Summer Violin Lesson 2 – Rocking the Bow

Lesson 2 – Rocking the Bow!

Hope you enjoyed spending a bit of quality time with your violin last week! You should be feeling more comfortable handling your instrument by now.

Violin Lesson 2 – Rocking the Bow! just went live on YouTube. Head on over to the channel and check it out. If you watch closely, you’ll even get to see my kitty, Macchiato in the background. 🙂

Lesson 2

Review

  1. You can still turn in your Lesson 1 worksheet by email or just check your work with the Answer Key.

  2. Keep practicing “Bird Landing on Shoulder” to establish excellent posture habits!

  3. How is the Rocket Ship bow hold game working for you? We will learn a new bow game next week!

Bowing on Open Strings

Bowing Open Strings

Now that you are familiar with the different parts of the violin, bow, and how to hold them, let’s play! The first step is to learn how to produce a nice solid tone from each of your open strings. I’m guessing you’ve probably gotten curious and already tried to pull the bow across those strings. Did you like how it sounded!? Most people envision cat fights, chalkboards, and the like when they first try to get a nice sound out of their violin. Be patient with yourself! Put some time in with these exercises I’m going to give you and you will be sounding great!

Exercise 1:

Give me a nice full bow stroke, starting from the frog and traveling to the very tip/point of the bow. Practice bowing in front of a mirror as it is very natural to bow in a bit of a U shape. Ideally, the bow will travel parallel, in between the bridge and the fingerboard. Repeat these bow strokes 10x daily on each of the open strings.

Airplane Wing

Have you noticed the bow bumping the other strings while you’re playing? Learning the angle of each string will help you produce a clean tone on each individual string. This is a muscle memory exercise, pause on each string for a second and memorize how it feels.

Exercise 2:

Much like an airplane flying through the sky, tilt your arm to a new angle for each string. You will notice the G – String is much higher than you would expect (watch that Right shoulder though, it should stay down and relaxed). The E – String is pretty relaxed, your arm almost hangs at your side as it normally would.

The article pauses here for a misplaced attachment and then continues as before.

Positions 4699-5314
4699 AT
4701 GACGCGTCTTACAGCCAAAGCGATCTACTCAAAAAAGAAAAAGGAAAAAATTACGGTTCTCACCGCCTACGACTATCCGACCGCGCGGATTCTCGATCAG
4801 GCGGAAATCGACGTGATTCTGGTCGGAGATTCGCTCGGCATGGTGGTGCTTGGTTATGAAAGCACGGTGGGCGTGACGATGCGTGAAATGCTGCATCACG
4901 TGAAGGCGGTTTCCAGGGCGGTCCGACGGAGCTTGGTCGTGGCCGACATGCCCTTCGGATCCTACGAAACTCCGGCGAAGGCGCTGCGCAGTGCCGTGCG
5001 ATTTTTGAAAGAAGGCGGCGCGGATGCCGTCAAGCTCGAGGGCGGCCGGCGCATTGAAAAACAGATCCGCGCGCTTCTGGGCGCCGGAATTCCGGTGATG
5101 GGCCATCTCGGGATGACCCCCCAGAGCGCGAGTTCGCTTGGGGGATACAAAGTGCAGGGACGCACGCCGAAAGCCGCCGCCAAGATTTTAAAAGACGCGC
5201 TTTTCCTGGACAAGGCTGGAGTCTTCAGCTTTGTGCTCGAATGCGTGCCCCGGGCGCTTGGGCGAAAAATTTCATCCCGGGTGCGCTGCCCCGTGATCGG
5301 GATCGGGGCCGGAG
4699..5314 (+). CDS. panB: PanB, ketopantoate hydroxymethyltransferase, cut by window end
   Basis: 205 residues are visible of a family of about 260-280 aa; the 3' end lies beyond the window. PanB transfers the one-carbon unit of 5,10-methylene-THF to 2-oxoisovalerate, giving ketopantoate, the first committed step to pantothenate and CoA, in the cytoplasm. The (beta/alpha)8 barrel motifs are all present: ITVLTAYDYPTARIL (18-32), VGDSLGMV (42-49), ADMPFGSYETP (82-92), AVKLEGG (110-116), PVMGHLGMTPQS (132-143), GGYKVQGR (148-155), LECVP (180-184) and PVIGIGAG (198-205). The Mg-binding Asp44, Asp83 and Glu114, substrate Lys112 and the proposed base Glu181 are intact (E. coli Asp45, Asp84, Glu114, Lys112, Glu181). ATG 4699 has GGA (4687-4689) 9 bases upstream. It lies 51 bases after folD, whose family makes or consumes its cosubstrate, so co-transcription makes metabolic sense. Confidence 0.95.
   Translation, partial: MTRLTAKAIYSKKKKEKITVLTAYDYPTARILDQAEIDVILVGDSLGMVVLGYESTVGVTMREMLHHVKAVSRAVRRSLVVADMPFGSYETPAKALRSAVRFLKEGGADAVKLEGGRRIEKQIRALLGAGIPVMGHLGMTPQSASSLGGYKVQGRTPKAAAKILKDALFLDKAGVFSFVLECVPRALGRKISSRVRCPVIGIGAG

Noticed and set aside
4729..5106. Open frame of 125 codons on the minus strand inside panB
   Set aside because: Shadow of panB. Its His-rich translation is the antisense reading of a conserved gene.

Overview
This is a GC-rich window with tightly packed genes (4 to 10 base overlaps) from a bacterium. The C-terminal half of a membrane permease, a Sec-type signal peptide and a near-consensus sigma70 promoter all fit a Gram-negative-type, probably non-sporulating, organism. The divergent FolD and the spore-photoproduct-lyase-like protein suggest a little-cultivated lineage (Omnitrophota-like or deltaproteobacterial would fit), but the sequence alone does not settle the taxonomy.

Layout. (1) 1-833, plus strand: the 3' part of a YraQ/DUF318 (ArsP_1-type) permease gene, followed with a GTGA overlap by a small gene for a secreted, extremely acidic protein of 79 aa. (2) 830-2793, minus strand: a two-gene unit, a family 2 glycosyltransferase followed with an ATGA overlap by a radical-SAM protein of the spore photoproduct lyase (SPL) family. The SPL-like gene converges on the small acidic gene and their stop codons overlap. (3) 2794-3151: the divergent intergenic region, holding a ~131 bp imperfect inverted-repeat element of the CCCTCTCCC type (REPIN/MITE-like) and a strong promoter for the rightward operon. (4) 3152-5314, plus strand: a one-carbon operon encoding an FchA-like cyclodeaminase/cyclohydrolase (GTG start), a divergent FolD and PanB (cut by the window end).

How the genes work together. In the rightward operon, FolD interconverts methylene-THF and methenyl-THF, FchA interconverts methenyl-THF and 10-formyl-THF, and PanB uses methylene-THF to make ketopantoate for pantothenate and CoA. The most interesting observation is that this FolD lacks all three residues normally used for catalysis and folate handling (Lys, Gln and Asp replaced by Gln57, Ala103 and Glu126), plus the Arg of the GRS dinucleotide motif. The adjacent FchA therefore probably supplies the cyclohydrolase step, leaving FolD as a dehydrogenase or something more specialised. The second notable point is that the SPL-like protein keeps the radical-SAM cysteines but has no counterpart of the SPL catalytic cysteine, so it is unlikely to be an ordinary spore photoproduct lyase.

Sustain Bow

Bow control is key to playing the violin well. At this point, bowing probably still feels pretty awkward to you. That’s okay! But we want to get you comfortable and confident sooner rather than later. Depending on how much weight (from your arm, hand, shoulder) you rest into the string, you may get scratches and crunching sounds from the strings. Finding the right balance of weight/support, heavy/light bow is what makes a clean bow stroke.

Challenge: See if you can keep a solid tone from frog to tip, sustaining the bow for 30 seconds.

Open String Notes on the Staff

Reading the Open Strings on the Staff

Many people are very intimidated by learning to read sheet music. Honestly, all it takes is a bit of memorizing, repetition, and diligence. I have taught many people to read music efficiently in one month’s time. The music staff is made up of just 7 letters of the alphabet, repeated in a stairstep sequence. For now, we will just learn the location of the Violin Open Strings on the treble clef staff.

  • The music staff is made up of 5 lines and 4 spaces.

  • The Treble Clef (or G – Clef) is similar in shape to the letter S.

  • Ledger Lines are a way of extending of the staff, much like an extension ladder.

There are several music clefs, but we will just be learning the Treble Clef staff because the Violin is a Treble Clef instrument. Does this still sound intimidating? 🙂 5 lines, 4 spaces, ledger lines, one clef, 7 letters of the alphabet? Let me know in the comments if this still sounds intimidating to you. If so, I’d love to know why!

Here are the Flashcards for the open string notes: Open Strings Flashcards Lesson 2 Worksheet

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